Now we get on to the biggies: the Poll Tax, privatisation and the miners. The net result of privatisation was a change of culture, everyone wanted to make money out of everything. Building Societies wanted to be banks and have shareholders, water, which every human needs just to survive became a for profit industry. Railways went back to being businesses, safety suffered, jobs were lost and fares rocketed. Much the same happened in the power generating sector, people began to fear for the NHS, museums started charging entry fees, I began to think they'll charge me to breathe soon. Everything became short termism and all about profit. Coal was becoming uneconomic it's true, but to fill mines with concrete so they could never be reopened if the price of coal rose was madness. The Germans subsidised their coal industry. Here in Britain everything was about profit right this minute.

There were other forces at work too. I suspect the Thatcher government wanted revenge for the fall of the Heath government, largely brought about by the miners. Accordingly the Thatcher government laid in stocks of coal and went to war with an equally short sighted miners' leader Arthur Scargill. As always ordinary people suffered. Communities tore themselves apart, families were divided and much of the blame lies at Mrs Thatcher's door.

Not all of it though, some miners were violent from the start and the police did not always conduct themselves as they should. The main picture on Page 7 of the London Metro newspaper Tuesday April 9th is remarkably eloquent. If you haven't seen it, it depicts a mounted policeman swinging a baton at a perfectly respectable looking chap standing to one side with nothing more threatening than what looks like a camera case. Individual acts of violence such as this and I'm sure many others should be laid at the door of the perpetrators rather than the policy makers, unless said policy makers incited violence.

In the end communities were destroyed. I have huge sympathy with the sentiments expressed in the movie Brassed Off. If you haven't seen that I commend it to you. Unlike Mrs Thatcher who believed only in families and individuals I do believe in community, until we are all brothers and sisters we'll never end war and violence and other ills. There were communities all over the country where everyone knew everyone, where risks were shared, whether down the mines or on the seas, where help for a neighbour was always forthcoming, where front doors could be left open, where people genuinely cared about one another.

Those communities are largely lost to us and for a long time were in despair, most will never recover their former character, our culture has certainly changed. In general museums are once again free, but Mrs Thatcher went too far, the disease of the third term and Blair followed suit; so now we have a nation of individuals in debt as well as a nation in debt. I don't believe for a moment that was Mrs Thatcher's intention, I think she wanted people to be investors, home owners and savers, share holders not credit card holders, but she failed and in the terminology of the present time created spectacular collateral damage. Neither side in our combative political system really has answers and we have politicians that are largely small men such as he who lives free in a stately home but says he could live on little more than £50 a week if he had to.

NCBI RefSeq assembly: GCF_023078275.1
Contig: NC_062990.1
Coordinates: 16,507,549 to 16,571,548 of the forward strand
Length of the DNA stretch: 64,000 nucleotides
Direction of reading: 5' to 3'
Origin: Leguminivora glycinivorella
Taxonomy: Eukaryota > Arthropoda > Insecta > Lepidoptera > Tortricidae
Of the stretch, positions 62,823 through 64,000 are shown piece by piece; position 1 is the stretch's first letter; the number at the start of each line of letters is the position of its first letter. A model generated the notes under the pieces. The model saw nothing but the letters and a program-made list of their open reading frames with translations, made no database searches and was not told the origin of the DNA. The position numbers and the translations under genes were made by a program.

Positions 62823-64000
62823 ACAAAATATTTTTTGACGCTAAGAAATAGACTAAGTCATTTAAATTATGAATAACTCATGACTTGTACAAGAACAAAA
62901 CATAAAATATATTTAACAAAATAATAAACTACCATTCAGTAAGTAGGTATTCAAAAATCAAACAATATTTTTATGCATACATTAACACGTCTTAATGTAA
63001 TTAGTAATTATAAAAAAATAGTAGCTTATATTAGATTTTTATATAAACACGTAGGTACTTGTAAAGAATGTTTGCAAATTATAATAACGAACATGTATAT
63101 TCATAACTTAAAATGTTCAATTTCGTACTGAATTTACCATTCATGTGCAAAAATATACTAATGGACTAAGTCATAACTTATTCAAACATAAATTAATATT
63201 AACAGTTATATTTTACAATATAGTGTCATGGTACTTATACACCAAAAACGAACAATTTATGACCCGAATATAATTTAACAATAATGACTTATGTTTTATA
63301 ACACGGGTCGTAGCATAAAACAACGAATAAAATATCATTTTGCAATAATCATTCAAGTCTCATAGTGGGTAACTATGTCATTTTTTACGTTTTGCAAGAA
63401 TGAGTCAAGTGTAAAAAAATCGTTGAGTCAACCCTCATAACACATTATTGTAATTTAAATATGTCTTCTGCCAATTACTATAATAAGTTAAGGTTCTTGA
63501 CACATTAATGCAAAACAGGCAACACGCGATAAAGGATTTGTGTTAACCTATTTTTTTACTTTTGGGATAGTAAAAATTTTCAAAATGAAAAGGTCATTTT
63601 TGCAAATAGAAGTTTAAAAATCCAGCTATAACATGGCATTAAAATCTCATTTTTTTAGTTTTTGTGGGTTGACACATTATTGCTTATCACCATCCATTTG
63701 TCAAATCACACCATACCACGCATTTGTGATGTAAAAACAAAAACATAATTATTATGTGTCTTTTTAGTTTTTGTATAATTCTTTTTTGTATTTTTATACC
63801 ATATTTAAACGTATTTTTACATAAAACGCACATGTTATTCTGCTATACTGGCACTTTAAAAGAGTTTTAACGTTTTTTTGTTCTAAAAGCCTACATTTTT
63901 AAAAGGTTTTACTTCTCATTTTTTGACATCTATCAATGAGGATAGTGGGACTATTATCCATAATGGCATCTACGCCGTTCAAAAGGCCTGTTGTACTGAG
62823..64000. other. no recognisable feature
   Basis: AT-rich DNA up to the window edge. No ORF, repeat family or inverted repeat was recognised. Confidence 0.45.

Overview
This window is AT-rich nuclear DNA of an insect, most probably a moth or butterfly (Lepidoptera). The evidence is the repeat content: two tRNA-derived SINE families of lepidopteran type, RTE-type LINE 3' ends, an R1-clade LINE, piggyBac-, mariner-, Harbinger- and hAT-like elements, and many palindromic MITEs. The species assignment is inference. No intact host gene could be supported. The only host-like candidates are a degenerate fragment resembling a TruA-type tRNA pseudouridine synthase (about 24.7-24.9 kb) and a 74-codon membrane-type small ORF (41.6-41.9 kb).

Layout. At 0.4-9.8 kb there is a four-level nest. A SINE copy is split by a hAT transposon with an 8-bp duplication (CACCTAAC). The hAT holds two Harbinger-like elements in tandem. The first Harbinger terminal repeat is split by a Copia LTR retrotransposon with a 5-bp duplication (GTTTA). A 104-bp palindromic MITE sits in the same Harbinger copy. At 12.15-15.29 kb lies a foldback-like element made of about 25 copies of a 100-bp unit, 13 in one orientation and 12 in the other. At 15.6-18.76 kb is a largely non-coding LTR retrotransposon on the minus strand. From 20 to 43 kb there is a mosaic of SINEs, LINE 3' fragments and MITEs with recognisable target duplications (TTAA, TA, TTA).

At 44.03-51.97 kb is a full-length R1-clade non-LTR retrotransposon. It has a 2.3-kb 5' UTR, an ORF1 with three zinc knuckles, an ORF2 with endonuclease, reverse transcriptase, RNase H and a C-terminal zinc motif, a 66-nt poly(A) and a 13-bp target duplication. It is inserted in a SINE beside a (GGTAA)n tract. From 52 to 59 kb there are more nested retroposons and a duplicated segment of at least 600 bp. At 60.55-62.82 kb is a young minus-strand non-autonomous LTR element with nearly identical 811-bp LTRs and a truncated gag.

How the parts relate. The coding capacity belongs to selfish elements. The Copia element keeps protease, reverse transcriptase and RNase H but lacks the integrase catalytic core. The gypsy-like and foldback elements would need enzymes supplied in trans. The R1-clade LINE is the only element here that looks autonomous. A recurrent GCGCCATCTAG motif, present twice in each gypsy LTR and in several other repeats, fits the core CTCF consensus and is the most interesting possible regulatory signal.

The Poll Tax as it became known, the Community Charge as proposed was Margaret Thatcher's undoing. Once again we saw violence on our streets. On the face of it some of it sounded reasonable. The idea was that everyone should contribute towards local costs, the things councils pay for; roads, rubbish collection, libraries etc. The Community Charge would replace the rates, themselves calculated on the value of a person or family's home. Sounds reasonable in a way, since we all benefit from these services whether we share a home or not and that was the thinking behind it. It was an error of judgement though. Many people share a home because they're too poor to live alone, an extra bill to those people is often a disaster. By this stage in her third term Mrs Thatcher believed she knew best about everything, as with Blair she'd become a liability to her own party as well as to the nation. Politics is a dirty business and she was duly stabbed in the back by those around her, but it was necessary.

We should learn from this and prohibit third terms. In addition, rather than celebrating the death of an old lady in front of her children and grandchildren, those who do so are imbeciles in my view, we should look at the current situation and work to make our future better today – as individuals and as communities. Margaret Thatcher undoubtedly started with the best of intentions, she rose to high office democratically and despite incredible obstacles. She changed the world for the better and was good for Britain's security and standing in Europe and the world at large. Those same qualities caused enormous problems at home, largely as a result of going too far, doing too much, for too long. I understand why she still arouses such passions. Culturally and ultimately economically I believe she damaged us but that was not her intention, it's been exaggerated in some quarters and made worse by subsequent politicians whilst in other arenas she got a lot right.

Many places in the country, with good reason, rued Margaret Thatcher's existence. Nonetheless it's not good to gloat; energy would be better spent working to recover what we lost and being grateful we're a free nation to do so. Let us not return to the divided and oft times violent days of the eighties. Please.